Google Sheets

Google Sheets is my go-to for easily tracking anything with numbers and formulae. My fitness trainer’s macro tracker lives here and I’ve also set up my own sheet for commonly used foods and their macros so that I can plug them in to ChatGPT to create my weekly meal plan.

I am considering moving into Google Sheets to track my personal finances. Notion was great as I was getting started to learn my spending habits but I see a lot of potential in Google Sheets for a simpler and more succinct workflow. I don’t think I need to continue tracking every single item that I purchase anymore as I have more or less fixed spending habits now.


I tracked the macros of every meal that I had for 6 weeks from November 6th to December 17th as part of a macro tracking challenge set by my trainer. While I lost the challenge, I gained tremendous insight into my eating habits. I chose Cronometer as opposed to My Fitness Pal because I like to test apps outside of the status quo and because it has a much simpler user interface in my opinion. I loved tracking meals in Cronometer and will continue to do so into 2024.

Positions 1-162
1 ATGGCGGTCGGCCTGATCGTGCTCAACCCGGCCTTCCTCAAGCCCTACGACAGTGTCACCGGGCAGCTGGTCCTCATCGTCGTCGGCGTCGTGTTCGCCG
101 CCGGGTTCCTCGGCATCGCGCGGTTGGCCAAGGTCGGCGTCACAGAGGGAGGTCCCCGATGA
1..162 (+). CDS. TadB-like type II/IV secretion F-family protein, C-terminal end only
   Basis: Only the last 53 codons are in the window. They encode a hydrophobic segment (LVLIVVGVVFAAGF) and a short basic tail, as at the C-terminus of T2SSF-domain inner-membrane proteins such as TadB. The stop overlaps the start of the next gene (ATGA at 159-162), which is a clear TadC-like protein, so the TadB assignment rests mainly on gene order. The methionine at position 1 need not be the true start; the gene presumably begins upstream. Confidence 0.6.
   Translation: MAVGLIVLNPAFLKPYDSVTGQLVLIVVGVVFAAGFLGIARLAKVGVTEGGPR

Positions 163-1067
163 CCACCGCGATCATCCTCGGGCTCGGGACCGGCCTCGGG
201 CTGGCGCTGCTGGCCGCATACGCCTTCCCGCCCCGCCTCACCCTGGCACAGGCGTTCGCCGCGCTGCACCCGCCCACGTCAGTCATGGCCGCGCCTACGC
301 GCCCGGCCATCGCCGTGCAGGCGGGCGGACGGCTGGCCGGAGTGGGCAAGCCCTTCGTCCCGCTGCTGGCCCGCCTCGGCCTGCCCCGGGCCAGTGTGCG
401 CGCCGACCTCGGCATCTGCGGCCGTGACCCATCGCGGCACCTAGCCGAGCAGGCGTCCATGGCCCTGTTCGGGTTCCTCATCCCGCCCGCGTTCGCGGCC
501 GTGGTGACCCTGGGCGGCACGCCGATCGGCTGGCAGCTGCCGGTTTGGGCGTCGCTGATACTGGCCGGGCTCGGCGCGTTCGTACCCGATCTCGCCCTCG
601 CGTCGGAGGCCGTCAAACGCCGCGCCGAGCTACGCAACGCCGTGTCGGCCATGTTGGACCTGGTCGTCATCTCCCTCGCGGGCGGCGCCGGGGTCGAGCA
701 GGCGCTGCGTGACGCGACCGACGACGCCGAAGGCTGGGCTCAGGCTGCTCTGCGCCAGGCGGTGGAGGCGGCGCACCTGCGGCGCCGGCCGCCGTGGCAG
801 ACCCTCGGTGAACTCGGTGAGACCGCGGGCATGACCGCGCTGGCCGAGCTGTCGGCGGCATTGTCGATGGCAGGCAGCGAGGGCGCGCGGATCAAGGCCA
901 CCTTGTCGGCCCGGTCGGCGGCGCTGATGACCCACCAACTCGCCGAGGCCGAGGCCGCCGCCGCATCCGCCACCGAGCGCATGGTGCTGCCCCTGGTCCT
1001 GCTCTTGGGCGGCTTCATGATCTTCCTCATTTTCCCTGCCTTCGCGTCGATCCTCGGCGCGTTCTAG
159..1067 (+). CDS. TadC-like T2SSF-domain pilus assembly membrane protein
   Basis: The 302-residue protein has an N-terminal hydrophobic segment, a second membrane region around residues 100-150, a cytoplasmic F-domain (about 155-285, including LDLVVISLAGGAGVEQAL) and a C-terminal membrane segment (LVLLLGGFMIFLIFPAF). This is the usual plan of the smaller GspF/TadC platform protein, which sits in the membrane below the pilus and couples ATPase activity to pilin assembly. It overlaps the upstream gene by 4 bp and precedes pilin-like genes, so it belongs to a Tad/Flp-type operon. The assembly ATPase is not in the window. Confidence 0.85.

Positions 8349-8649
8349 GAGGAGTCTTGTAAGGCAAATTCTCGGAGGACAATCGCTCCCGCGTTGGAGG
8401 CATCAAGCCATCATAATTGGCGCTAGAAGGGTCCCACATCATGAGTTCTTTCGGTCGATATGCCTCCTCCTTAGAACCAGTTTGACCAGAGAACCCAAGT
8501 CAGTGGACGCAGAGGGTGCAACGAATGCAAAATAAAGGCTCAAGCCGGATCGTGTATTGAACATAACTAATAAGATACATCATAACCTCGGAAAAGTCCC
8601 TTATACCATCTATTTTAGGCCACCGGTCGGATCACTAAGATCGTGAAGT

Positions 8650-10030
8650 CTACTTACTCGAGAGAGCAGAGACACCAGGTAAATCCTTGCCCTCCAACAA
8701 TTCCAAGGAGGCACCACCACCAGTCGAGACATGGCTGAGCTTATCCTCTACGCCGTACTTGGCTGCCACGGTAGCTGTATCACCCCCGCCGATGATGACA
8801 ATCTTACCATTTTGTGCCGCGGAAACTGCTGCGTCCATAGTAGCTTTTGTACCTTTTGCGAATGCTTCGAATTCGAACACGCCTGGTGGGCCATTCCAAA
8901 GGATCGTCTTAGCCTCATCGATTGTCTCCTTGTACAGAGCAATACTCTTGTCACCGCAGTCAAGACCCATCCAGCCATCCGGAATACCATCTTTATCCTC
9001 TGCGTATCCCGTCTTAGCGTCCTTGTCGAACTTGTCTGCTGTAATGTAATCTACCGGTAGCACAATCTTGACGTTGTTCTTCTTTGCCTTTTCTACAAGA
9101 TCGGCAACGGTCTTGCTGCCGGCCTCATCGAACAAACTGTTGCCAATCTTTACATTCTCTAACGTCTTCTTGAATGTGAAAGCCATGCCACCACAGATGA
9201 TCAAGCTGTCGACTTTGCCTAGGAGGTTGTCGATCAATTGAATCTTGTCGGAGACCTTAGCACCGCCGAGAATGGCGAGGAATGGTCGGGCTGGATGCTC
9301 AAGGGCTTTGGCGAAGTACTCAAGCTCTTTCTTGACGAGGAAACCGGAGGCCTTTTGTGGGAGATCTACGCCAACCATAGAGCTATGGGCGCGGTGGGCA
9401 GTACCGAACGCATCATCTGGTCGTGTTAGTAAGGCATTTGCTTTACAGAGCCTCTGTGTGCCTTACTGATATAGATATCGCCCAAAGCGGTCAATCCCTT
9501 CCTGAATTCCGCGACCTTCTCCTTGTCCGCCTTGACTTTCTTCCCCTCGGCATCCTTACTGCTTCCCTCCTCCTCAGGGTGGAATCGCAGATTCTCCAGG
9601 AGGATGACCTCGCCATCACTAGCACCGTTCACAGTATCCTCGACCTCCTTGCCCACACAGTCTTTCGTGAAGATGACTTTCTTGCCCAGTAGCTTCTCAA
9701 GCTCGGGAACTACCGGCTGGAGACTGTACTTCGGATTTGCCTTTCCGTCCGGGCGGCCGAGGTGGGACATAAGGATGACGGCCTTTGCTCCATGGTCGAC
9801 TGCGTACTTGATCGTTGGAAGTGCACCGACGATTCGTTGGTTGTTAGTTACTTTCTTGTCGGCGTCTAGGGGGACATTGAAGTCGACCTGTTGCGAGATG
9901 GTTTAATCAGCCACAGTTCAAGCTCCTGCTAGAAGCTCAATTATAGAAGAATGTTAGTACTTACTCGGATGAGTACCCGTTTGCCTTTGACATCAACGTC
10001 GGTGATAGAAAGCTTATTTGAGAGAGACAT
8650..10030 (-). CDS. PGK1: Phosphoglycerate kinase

It’s been a beautiful year with Arc. I have zero complaints with this browser and I don’t even remember the days of Safari.

Accessory tools

  • Eagle — photo and, especially, screenshot organization.
  • Raindrop & Telegram — bookmark management
  • NetNewsWire — RSS reader
  • Cleanshot X — screenshots, screen recordings
  • Screen Studio — screen recordings
  • Whimsical & Miro — mind mapping, process mapping
  • Airtable — embeddable databases, like the one below.

Commonplace books

  • Zequenz Classic 360 — A6 in red
  • Zequenz Classic 360 — B6 in black
  • Minimalism Art Premium Dotted Hardcover in Marigold, 8.3” x 5”


In summary, this year-end reflection on my tools has been a fun and introspective exercise. Each tool holds a special place in my workflow, and I look forward to another year with them.

What about you? What tools will you be reflecting on for your Techo Kaigi? Let me know in the comments!

P.S. Here’s an Airtable base summarizing all of the tools mentioned: